The Real Whacker, Patrick Neville’s exciting novice chaser, is going straight to the Cheltenham Festival.

The seven-year-old was placed in Grade Two company as a novice hurdler last season. In November, he made a successful chasing debut at Cheltenham, and on his return to Prestbury Park on New Year’s Day, he put on a spring-heeled performance to win the Dipper Novices’ Chase.

The Real Whacker has been given an ambitious entry in the Cheltenham Gold Cup, but it looks like it will stick with novice company, with the Brown Advisory Novices’ Chase, which has a shorter trip, as the likely goal.

Neville stated, “He came out of the race on New Year’s Day very good, I’m very happy with him. He stepped up a good bit and I was delighted with him.”

“I think he’ll go straight to the Festival now – we’re not that far away. Probably the most logical will be the Brown Advisory. I gave him an entry in the Gold Cup, but we’ll probably go for the three-mile novice.

“His jumping is very good and his last run was only his sixth run. He hasn’t much mileage on the clock and if he keeps progressing, I’ll be happy.”

Neville trains about 20 horses out of Ann Duffield’s yard in North Yorkshire. The Real Whacker is the star of the team, which relocated from Ireland in 2021.

Neville was supposed to move into his own yard in Middleham, but he ended up moving in with Duffield outside of Leyburn, where they have had a good relationship.

“I came over a year ago last November. I came to take a yard and when that fell through I ended up going to Ann Duffield and I’m delighted it’s working out,” the trainer added.”

“I thought it would be easy transferring the Irish licence over but it wasn’t – it took nine or 10 months. Initially we were running the National Hunt horses under Ann’s name and since we came over we’ve had about 17 winners.”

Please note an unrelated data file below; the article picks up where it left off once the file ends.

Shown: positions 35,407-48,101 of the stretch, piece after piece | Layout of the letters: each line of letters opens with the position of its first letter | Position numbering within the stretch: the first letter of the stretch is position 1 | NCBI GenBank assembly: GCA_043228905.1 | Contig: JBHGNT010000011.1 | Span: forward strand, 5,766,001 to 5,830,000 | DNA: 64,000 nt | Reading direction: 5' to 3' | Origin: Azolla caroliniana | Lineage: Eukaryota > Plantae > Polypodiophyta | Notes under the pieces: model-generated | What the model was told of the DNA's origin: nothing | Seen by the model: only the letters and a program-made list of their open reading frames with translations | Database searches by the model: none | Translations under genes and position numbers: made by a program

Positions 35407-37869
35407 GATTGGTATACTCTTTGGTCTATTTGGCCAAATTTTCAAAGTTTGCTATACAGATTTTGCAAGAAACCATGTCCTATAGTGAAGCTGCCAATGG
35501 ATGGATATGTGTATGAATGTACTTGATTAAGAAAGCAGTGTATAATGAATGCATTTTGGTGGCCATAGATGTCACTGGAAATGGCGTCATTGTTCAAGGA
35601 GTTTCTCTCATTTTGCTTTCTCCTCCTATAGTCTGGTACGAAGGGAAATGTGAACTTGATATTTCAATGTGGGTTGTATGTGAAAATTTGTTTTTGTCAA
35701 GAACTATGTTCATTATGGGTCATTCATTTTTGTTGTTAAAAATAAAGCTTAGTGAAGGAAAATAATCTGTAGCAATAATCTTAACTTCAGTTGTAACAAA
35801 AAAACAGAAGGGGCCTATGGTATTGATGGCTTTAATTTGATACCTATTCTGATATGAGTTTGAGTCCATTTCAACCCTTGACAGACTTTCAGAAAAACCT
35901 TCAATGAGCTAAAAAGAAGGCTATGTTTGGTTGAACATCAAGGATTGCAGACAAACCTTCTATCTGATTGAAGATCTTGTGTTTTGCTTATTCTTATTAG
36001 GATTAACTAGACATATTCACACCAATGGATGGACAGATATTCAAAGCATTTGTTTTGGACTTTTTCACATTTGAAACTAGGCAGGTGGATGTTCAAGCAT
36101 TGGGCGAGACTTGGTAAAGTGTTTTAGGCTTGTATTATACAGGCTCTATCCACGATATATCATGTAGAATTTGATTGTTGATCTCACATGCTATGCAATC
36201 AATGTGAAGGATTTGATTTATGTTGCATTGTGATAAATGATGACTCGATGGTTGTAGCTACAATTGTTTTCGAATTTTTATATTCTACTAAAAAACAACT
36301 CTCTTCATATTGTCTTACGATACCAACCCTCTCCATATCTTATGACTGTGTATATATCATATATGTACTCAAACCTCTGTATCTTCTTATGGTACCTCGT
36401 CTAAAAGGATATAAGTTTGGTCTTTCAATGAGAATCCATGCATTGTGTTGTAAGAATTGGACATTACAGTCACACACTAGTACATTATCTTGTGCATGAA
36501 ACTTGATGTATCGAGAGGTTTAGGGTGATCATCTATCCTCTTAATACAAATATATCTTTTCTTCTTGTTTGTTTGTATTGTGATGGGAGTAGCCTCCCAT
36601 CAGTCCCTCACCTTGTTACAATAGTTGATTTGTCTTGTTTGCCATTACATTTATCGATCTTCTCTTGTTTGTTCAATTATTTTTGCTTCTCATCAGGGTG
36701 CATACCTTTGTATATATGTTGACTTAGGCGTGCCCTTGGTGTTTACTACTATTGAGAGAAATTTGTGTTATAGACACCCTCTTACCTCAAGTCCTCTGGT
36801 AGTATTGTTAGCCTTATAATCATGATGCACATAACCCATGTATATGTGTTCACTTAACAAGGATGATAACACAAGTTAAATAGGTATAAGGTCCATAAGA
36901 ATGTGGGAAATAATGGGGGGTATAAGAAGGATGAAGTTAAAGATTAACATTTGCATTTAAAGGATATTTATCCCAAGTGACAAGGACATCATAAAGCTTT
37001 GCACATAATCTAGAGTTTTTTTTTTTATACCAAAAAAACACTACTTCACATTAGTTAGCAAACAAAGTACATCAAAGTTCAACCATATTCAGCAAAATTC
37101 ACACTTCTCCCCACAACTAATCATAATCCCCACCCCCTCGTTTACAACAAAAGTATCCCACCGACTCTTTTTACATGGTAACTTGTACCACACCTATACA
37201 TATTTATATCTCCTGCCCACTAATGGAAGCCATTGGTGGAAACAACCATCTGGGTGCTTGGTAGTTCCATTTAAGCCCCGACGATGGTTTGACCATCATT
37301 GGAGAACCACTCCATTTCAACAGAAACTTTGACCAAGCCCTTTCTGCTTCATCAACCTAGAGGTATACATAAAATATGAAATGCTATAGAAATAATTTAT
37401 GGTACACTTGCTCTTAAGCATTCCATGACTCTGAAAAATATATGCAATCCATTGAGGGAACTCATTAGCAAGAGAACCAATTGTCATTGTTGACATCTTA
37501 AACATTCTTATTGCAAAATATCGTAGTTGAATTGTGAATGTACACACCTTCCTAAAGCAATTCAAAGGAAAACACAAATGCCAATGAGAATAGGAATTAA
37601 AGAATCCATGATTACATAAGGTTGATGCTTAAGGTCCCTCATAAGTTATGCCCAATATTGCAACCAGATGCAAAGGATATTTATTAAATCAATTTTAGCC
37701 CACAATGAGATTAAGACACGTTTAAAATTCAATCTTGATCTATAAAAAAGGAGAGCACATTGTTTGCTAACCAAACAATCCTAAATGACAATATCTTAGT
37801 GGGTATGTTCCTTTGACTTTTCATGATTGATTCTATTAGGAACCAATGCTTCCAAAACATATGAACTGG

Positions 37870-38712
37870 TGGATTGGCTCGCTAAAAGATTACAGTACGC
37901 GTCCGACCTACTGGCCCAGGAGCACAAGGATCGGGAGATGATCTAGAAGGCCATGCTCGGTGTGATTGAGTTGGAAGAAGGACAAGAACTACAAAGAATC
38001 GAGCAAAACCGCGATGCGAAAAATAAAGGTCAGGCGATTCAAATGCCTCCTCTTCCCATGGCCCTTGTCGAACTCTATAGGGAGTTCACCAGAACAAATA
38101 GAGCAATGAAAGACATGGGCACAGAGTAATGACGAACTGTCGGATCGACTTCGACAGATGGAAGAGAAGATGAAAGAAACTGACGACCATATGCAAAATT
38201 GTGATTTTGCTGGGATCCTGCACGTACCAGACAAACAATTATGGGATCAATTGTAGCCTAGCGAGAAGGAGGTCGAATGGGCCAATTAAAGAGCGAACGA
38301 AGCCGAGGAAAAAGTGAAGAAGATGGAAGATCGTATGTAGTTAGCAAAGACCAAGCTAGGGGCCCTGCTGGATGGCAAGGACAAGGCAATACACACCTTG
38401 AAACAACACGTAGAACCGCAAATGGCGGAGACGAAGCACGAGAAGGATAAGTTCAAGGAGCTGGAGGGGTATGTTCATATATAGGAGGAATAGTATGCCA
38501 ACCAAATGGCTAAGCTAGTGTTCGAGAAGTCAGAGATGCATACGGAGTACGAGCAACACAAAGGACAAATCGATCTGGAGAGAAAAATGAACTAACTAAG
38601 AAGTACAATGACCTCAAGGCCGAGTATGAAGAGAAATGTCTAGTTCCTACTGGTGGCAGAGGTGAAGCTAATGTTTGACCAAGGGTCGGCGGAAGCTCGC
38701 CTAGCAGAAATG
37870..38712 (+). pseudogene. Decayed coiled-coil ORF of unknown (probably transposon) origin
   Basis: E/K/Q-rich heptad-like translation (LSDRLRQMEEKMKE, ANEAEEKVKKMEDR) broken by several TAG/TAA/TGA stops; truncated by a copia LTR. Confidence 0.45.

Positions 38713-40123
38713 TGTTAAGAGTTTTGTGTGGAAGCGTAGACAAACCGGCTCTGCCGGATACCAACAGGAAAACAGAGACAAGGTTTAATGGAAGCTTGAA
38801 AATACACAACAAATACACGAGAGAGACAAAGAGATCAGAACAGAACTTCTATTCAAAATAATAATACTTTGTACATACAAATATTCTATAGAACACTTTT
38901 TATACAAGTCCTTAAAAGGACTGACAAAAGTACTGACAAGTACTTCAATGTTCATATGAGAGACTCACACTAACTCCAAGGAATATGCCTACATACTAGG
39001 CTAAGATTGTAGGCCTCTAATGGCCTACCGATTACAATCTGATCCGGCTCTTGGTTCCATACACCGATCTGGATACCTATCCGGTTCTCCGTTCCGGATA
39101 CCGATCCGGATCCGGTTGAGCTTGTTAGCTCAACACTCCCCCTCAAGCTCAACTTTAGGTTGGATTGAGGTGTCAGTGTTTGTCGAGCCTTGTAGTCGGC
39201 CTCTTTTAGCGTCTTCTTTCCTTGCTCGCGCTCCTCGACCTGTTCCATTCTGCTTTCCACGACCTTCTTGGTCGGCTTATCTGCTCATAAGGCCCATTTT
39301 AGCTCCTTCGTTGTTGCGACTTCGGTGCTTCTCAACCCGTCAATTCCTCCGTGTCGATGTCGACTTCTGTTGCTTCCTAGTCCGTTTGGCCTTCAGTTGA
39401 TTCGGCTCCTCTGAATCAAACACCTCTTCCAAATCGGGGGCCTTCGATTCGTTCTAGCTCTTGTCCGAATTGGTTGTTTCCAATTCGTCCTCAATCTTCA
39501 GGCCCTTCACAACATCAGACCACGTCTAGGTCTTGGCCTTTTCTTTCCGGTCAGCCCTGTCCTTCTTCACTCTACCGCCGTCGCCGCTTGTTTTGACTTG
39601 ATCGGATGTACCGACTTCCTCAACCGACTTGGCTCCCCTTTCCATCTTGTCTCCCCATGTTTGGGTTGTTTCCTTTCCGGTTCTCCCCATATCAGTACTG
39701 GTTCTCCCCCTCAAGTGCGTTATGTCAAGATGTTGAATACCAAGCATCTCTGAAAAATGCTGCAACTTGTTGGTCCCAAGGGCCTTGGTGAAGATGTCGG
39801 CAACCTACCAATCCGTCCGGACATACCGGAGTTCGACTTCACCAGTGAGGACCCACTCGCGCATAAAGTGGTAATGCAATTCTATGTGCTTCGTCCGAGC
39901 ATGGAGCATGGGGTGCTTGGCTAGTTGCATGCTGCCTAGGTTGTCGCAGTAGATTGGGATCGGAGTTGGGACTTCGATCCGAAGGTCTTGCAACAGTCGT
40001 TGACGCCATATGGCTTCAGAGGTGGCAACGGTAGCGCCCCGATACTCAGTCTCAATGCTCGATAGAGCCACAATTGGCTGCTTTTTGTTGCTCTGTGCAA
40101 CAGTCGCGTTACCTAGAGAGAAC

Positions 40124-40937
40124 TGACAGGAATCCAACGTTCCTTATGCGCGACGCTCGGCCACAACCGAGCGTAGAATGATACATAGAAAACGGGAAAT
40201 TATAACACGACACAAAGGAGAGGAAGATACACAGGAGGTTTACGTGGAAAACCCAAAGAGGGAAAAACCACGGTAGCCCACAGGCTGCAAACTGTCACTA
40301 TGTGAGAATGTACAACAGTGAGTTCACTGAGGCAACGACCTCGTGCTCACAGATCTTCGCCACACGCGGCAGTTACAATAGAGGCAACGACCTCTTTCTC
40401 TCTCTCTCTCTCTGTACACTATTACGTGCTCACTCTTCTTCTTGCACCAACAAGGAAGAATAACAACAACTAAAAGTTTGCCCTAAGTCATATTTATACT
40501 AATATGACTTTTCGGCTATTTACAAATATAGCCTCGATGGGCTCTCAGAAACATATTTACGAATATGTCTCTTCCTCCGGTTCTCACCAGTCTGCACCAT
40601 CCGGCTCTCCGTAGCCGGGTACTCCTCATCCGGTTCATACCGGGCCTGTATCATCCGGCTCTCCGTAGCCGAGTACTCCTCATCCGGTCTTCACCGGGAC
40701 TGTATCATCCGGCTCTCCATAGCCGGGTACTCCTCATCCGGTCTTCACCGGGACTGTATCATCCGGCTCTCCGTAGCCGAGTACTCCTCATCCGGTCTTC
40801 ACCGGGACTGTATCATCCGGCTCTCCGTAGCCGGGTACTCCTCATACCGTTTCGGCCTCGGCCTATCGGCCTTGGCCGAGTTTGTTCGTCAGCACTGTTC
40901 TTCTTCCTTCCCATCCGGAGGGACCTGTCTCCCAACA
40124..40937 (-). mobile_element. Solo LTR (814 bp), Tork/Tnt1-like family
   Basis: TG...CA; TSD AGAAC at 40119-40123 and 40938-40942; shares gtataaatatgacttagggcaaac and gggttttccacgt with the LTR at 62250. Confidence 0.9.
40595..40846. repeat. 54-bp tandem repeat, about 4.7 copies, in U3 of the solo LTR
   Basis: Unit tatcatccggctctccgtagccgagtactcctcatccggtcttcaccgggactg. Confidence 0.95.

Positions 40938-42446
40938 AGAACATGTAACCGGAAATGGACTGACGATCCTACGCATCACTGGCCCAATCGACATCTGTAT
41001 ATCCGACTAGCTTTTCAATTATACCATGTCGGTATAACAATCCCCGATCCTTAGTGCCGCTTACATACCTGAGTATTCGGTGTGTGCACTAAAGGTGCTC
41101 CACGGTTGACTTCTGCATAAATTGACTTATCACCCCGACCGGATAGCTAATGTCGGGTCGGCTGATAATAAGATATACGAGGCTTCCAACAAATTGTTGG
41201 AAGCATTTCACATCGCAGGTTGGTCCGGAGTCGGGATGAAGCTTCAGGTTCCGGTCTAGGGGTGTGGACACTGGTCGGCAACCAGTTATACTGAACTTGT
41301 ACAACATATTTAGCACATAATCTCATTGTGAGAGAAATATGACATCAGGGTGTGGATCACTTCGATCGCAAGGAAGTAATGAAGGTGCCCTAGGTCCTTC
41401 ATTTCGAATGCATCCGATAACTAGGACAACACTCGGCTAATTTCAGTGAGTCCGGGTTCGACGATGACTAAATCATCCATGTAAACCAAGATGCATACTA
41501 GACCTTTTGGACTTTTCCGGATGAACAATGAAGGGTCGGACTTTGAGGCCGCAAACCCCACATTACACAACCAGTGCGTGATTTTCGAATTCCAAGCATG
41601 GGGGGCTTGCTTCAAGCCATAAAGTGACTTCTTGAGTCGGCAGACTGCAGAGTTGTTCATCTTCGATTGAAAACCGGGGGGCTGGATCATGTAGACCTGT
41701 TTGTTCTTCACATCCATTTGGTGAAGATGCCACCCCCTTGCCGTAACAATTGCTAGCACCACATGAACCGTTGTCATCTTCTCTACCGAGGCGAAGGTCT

“N’Golo was a Grade Three winner and ‘Whacker’ was second in the Grade Two hurdle last year.”

Neville remarked, pondering his decision to relocate across the Irish Sea, “I’ve been training in Ireland since around 2006 and we had some nice winners, but just for the last couple of years it was a struggle. We just couldn’t get owners.”

“The good thing about the UK is there’s plenty of racing and you can train horses for races. In Ireland there might be only one race meeting on during the week and you could be balloted out then for six or seven weeks. It’s very hard to keep a horse training for that long without getting into a race.”

“I travelled over to England a few times and a had a few winners and I just thought ‘you know what, it’s costing too much to travel over, I’ll give it a go over here for a while and see how it goes’.”

“We’ve got fabulous facilities and I get on great with Ann. I rent 22 or 23 boxes off her, it’s a lovely location and it’s going well.”

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